Today is Martin Luther King, Jr. Day. In honor of the holiday my preschool didn't hold classes, and Tony had the day off work, although he went in for a half day to get caught up on paperwork and got home right before lunch.
I knew I wanted to do something special today. After lunch a headache that had been present all morning kicked into full gear, making it hard to think. Thankfully Tony was there to help me figure things out. After a bit of discussion, we decided to get bundled up and go to the St. Louis Zoo.
St. Louis has one of the best zoos in the world, and there's no admission charge! We pay taxes to support it and several other cultural institutions, so it's not completely free, but it sure feels like it when you don't have to get out your wallet to walk inside. I've been to the Zoo in the winter once, many years ago, and had fond memories of that visit. It was great to see everything without a lot of people in the way.
When we got to Forest Park, where the zoo is located, we parked on the street on the south side of the zoo complex. I was surprised to see quite a few cars there, but when we got inside the gates those other people were nowhere to be found. The lack of people was a real advantage; we were able to walk around easily and see things up close. Many of the outdoor enclosures were empty, or the animals were hiding and couldn't be found, but quite a few could be seen in indoor viewing areas. I enjoyed my entire visit, but the highlights were watching the orangutans and penguins, and visiting the Insectarium.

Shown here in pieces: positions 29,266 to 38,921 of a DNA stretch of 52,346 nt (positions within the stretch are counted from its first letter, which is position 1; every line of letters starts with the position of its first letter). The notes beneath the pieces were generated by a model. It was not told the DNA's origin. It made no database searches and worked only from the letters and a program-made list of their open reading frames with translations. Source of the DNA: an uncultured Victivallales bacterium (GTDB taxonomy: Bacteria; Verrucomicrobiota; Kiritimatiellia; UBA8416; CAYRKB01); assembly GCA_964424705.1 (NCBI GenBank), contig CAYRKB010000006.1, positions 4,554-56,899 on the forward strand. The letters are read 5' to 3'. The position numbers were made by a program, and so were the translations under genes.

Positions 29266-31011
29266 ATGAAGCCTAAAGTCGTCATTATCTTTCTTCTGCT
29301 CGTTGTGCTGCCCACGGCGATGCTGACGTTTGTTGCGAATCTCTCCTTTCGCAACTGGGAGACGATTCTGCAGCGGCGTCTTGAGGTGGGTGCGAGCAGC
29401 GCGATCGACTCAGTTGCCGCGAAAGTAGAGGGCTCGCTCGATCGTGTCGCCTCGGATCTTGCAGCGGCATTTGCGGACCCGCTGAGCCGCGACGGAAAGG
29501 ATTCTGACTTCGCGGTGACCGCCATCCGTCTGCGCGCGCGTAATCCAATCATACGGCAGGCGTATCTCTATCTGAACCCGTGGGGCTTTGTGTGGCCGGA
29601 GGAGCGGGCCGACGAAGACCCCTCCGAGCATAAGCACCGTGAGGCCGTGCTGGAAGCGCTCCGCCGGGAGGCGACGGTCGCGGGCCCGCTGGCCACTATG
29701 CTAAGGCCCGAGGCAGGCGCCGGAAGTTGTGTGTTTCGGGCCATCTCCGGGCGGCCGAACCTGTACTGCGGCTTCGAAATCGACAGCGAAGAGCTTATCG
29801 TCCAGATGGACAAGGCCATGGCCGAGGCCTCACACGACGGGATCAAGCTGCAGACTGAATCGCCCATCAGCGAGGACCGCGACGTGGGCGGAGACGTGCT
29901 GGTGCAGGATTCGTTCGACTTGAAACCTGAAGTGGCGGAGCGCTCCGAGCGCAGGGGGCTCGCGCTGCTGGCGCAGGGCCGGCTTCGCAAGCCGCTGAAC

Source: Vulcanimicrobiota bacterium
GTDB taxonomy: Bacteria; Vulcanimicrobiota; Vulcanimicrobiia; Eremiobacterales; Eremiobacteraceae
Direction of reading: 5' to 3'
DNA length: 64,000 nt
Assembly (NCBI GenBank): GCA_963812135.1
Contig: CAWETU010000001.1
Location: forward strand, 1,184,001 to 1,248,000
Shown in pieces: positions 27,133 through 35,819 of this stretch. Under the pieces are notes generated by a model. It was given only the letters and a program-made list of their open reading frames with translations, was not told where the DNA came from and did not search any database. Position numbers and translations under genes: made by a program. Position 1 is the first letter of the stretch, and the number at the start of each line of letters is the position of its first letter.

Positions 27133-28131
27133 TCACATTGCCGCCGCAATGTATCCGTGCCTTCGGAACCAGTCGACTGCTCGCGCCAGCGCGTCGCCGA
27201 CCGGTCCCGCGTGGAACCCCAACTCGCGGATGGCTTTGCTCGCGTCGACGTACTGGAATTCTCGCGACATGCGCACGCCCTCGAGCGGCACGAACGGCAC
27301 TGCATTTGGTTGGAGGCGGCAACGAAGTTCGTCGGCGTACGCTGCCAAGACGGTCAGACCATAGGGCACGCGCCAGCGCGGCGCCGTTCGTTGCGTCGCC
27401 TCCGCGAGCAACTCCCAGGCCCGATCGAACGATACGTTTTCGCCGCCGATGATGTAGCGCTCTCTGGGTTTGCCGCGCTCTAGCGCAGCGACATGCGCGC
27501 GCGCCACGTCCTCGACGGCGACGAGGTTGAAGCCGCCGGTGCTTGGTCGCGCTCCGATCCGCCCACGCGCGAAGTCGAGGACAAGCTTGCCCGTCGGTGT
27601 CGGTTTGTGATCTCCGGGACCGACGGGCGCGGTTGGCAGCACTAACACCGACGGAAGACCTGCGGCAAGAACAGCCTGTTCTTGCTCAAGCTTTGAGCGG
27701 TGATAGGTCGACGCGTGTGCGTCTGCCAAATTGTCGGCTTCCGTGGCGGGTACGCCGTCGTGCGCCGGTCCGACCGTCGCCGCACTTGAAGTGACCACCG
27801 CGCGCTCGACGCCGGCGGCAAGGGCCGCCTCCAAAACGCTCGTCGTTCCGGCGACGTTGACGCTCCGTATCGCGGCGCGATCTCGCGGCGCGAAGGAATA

The orangutans, along with the chimpanzees and gorillas, winter in the same building. Each group had its own large environment, separated from observers by floor to ceiling windows. When we were there two of the zoo's three orangutans were out. One of them seemed to know there was a crowd; he (she?) tossed a ball up a slight incline several times and watched it roll back while everyone oohed and aahed.
Even though it's been open for more than a decade, I had never been to the Insectarium before. The whole building is devoted to bugs! There were dozens of insects on display, along with spiders and scorpions. I stood mesmerized watching a colony of leaf cutting ants walking along a aerial walkway made of bamboo, cutting and carrying pieces of leaves and flowers back to their nest area.
Tony and I spent more than an hour walking around the Zoo before our feet started to get cold and we decided it was time to go. Although we didn't make it to all of the sections, we saw everything we wanted to see and we had a great time.